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Rover 75 1.8T

2003-07-11 11:06

Rover 75 now available with a 1.8 turbo engine

Wilmer Muller

This turbo-charged Rover will compete in the compact executive segment and it will take on the BMW 320i Mercedes C-Class 200 Kompressor and Audi A4 1.8T.

Since the 75's launch it has proved itself as a viable and very classy alternative to its German competitors. It has a unique identity and is an excellent example of British craftmanship.

This car has an exclusive look and feel to it and although it is considerably cheaper than any Bentley or Rolls Royce it could have just as well been one. Let us call it the "poor" man's Bentley.

The ambience of the 75's cabin offers a feeling of pure opulence. There are vast areas of leather and classy wood inserts and the plush leather seats are comfortable.

The dash, and especially the dials, are very classy but the plastic inserts around the radio and climate control spoils the overall exclusive look of it.

Its cabin also appears quite big for its class but rear legroom is limited when taller persons are sitting in the front.

So if you consider getting a chauffeur when you buy a 75 just make sure he isn't too tall. (You don't want the chauffeur to have all the comfort while you are sitting in a cramped position.)

Under the bonnet

Rover engineers have tapped into previously hidden development potential to produce a new 110kw turbo-charged version of its K Series 1.8-litre engine.

The Rover 75 1.8T takes advantage of Garrett's latest technology, using their new T100 turbine wheel design in a GT20 turbo-charger.

Associated with the turbo-charger installation are a number of important engineering changes.

A special exhaust manifold in cast stainless steel can reliably withstand temperatures in the region of 1000°C.

Uprated pistons and connecting rods are fitted, with the piston configured to give a 9.2:1 compression ratio.

An uprated oil pump provides a 12% higher oil flow rate to meet the turbine bearing lubrication requirements, while the modified main bearing ladder casting has an inlet for oil return from the turbo-charger.

The throttle body is of course sealed to retain turbo-charger boost pressure, with a suitably revised manifold pressure sensor, and the fuel system modified, with a returnless feed controlled by a pressure demand regulator, plus new fuel injectors with higher maximum flow rates.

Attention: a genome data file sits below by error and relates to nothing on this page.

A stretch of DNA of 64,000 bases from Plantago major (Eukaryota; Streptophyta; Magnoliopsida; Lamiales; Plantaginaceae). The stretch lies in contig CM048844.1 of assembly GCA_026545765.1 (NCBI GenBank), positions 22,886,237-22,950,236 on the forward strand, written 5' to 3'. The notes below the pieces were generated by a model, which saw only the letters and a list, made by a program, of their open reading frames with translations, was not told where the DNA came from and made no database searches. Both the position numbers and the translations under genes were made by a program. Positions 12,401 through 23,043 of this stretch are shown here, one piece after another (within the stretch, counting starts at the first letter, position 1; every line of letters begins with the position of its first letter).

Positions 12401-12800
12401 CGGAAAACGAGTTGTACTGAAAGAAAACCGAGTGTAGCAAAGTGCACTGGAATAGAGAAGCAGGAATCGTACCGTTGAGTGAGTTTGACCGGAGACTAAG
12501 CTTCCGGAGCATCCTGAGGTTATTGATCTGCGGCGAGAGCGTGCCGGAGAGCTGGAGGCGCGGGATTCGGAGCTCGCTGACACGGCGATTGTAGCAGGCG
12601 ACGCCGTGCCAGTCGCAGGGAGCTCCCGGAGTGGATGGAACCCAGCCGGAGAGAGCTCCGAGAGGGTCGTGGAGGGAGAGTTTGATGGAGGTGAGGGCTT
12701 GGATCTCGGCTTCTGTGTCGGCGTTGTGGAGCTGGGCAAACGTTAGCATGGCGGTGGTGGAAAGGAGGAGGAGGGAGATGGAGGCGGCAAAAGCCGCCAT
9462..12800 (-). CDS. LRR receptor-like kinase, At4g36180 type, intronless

Modifications to meet the extra cooling airflow demands of the engine and intercooler include a revised undertray for the engine compartment.

The philosophy behind the 1.8T was to use moderate boost pressure, so that the compression ratio could be kept fairly high, (at 9.2:1, compared with 10.5:1 on the normal 1.8 engine), for maximum efficiency at lower engine speeds when running off-boost.

Emphasis has also been placed on providing strong and even torque throughout the normal driving range - the curve is virtually flat between 2 100 r/min and 4 000 r/min with 215 Nm developed throughout.

Through the gears, the 1.8T leads the competition with a 0-100km/h dash achieved in 9.1 seconds. Top-speed is 210km/h.

On the road

On the road, the 1.8T engine refinement and response characteristics harmonise well with the Rover 75 chassis, making the car well balanced and enjoyable to drive at any speed.

The 75 is not a sports sedan but it is more than capable when driven hard and it feels very secure. But the turbo engine is perky and performance is smooth.

This four-cylinder engine does a good job of pulling quite a heavy car and the engine is very quiet. At higher speeds there is some wind noise, but it is not too irritating.

The new 75 1.8T opens up a new market for Rover and it also gives car buyers a chance to a taste a bit of British motoring aristocracy. Except for a small "1.8T" badge there is no difference in appearance from the bigger V6 models.

This model has a great deal to offer - it is real exclusivity you can afford.


The future is smart

2003-07-04 10:43

Inside Wheels24

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